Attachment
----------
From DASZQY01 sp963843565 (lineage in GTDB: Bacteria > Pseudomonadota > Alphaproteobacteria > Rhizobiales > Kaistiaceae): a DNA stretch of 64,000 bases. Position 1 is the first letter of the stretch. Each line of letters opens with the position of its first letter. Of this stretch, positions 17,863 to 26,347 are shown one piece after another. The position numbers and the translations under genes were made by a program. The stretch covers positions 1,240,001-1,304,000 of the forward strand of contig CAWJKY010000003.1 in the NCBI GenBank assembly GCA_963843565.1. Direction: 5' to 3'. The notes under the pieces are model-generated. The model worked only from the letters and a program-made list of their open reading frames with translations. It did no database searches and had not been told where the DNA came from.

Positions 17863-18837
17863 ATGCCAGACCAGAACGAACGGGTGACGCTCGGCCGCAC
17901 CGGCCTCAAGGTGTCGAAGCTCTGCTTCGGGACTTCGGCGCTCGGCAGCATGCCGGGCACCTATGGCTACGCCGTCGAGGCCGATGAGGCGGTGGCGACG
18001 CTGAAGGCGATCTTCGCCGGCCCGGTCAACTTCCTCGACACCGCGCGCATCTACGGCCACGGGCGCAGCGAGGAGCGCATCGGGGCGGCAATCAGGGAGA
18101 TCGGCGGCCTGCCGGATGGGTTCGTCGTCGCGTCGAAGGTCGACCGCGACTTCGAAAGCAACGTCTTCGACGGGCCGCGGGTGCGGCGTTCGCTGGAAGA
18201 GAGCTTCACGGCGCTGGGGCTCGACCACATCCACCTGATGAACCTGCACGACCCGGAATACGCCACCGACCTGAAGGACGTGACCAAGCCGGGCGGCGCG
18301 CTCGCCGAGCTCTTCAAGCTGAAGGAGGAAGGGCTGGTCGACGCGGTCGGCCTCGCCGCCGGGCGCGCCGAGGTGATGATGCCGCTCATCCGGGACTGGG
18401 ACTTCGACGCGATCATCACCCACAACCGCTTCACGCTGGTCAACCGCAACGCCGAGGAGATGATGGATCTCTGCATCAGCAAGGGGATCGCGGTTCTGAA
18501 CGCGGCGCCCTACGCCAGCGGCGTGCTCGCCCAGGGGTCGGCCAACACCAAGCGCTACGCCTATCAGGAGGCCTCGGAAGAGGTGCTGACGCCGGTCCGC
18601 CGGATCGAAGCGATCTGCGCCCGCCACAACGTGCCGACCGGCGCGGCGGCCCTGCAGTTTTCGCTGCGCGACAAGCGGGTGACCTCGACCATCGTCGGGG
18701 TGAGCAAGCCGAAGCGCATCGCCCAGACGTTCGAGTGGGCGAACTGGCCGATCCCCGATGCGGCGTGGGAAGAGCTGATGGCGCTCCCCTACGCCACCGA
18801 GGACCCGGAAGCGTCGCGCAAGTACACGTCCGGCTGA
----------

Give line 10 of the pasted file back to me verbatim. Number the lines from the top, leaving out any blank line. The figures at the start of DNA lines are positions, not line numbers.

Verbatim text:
18501 CGCGGCGCCCTACGCCAGCGGCGTGCTCGCCCAGGGGTCGGCCAACACCAAGCGCTACGCCTATCAGGAGGCCTCGGAAGAGGTGCTGACGCCGGTCCGC